But what I have learned, reinforcing Wes' point above, is that the good vendors LOVE individuals like us who genuinely want to better understand our own needs. Specifically, here's what I like to do when approaching a new software solution I don't fully understand:
- Approach in off-peak hours or away from the floor, otherwise they'll be rushed
- Be super honest and share the current state of my business
- Tell them to speak in layman's terms and every time they use an acronym or a word I don't understand, interrupt them mid-sentence and ask them to start again
- Ask them to repeat concepts that are new to me a second and third time
- Repeat these things back to them so that I internalize the concepts (otherwise, I'm just nodding my head to avoid looking stupid)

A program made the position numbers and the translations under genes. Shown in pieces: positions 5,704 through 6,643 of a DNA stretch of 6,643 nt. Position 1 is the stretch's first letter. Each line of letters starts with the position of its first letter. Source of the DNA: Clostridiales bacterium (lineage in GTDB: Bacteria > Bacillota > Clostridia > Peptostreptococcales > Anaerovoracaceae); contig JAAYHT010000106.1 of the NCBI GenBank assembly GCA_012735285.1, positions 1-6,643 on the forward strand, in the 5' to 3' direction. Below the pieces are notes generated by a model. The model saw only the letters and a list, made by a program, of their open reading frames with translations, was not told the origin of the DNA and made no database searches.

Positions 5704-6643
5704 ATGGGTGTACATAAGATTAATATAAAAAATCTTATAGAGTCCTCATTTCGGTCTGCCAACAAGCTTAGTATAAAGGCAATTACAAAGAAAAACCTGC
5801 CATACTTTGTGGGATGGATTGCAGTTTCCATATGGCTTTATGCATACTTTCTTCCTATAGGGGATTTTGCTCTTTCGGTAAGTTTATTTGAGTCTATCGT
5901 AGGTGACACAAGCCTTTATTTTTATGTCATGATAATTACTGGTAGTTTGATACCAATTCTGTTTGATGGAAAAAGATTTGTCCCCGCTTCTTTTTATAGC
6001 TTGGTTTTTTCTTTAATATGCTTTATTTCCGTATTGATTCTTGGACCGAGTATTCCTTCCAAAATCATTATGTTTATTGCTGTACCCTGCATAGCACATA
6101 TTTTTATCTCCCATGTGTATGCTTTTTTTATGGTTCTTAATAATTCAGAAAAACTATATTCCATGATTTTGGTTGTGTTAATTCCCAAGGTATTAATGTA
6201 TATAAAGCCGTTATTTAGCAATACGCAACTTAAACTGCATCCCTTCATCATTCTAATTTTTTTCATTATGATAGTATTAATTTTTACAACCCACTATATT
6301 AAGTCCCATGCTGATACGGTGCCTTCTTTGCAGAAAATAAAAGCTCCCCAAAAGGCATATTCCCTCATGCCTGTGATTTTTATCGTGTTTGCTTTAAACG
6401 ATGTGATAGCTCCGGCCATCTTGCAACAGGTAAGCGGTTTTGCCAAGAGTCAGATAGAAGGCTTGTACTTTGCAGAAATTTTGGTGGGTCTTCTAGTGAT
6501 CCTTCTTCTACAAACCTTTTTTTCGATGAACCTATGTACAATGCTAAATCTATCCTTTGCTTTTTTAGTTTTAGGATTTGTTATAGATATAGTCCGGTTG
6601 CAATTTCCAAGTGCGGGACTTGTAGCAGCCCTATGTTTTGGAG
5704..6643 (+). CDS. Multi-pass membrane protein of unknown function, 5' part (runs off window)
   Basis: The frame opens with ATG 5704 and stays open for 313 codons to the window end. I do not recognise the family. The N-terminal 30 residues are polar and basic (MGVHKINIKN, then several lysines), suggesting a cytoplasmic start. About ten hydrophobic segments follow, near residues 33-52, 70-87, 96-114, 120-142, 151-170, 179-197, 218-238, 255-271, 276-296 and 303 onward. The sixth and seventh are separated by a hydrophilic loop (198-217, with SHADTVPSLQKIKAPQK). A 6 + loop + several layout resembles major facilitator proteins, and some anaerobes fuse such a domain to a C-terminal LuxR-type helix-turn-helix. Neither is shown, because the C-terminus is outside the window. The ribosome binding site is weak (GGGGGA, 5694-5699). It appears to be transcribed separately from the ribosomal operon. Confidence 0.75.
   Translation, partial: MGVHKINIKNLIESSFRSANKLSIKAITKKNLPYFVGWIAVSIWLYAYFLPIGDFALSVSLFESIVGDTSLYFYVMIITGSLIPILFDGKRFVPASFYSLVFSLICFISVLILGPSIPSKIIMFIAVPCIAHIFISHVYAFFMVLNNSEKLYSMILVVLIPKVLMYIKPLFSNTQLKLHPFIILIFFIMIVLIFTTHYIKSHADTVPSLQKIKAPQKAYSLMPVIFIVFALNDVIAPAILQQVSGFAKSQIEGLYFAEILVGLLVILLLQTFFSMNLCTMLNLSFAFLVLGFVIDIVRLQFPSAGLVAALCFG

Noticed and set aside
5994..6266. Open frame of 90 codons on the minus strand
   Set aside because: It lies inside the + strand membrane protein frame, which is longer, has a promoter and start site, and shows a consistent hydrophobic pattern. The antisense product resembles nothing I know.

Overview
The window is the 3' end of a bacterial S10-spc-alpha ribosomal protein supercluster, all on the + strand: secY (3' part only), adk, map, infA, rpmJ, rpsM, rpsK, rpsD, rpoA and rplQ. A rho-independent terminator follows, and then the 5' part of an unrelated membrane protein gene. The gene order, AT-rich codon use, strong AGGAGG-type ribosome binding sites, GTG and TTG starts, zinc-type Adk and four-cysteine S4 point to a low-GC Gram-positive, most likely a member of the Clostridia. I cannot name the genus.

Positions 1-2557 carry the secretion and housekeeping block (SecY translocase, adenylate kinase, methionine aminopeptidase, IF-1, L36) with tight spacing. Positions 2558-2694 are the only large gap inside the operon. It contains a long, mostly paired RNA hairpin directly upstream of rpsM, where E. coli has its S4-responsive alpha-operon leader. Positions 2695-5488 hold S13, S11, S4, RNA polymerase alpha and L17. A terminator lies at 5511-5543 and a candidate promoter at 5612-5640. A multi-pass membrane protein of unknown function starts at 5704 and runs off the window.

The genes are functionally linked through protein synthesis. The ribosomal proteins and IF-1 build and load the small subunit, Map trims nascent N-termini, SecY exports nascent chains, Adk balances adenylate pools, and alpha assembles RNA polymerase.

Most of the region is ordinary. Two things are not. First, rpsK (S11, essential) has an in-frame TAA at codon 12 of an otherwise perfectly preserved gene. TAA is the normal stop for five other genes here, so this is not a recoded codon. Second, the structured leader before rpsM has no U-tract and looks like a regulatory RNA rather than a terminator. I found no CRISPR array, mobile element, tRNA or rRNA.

- Don't be afraid to ask awkward questions like "what makes you different from [most obvious competitor]? or "Is this type of software really made for someone with my budget?"
5. LSI is about more than listing sites
In the Inner Circle we value the phrase “Listing Site Independence” because we know that it means reduced risk to our brands future success by not having our revenue sources tied to any single listing site (or lead source).
When evaluating your marketing portfolio, it's helpful to ask, "What happens if your listing site disappears tomorrow?" When evaluating software for your company, it’s crucial that you also understand the implications of a very important phrase: Intellectual Property Rights.
Example: There are a growing number of software platforms that offer you a ‘free’ (or cheap) website that integrates with their platform and lets you take bookings right on ‘your’ site.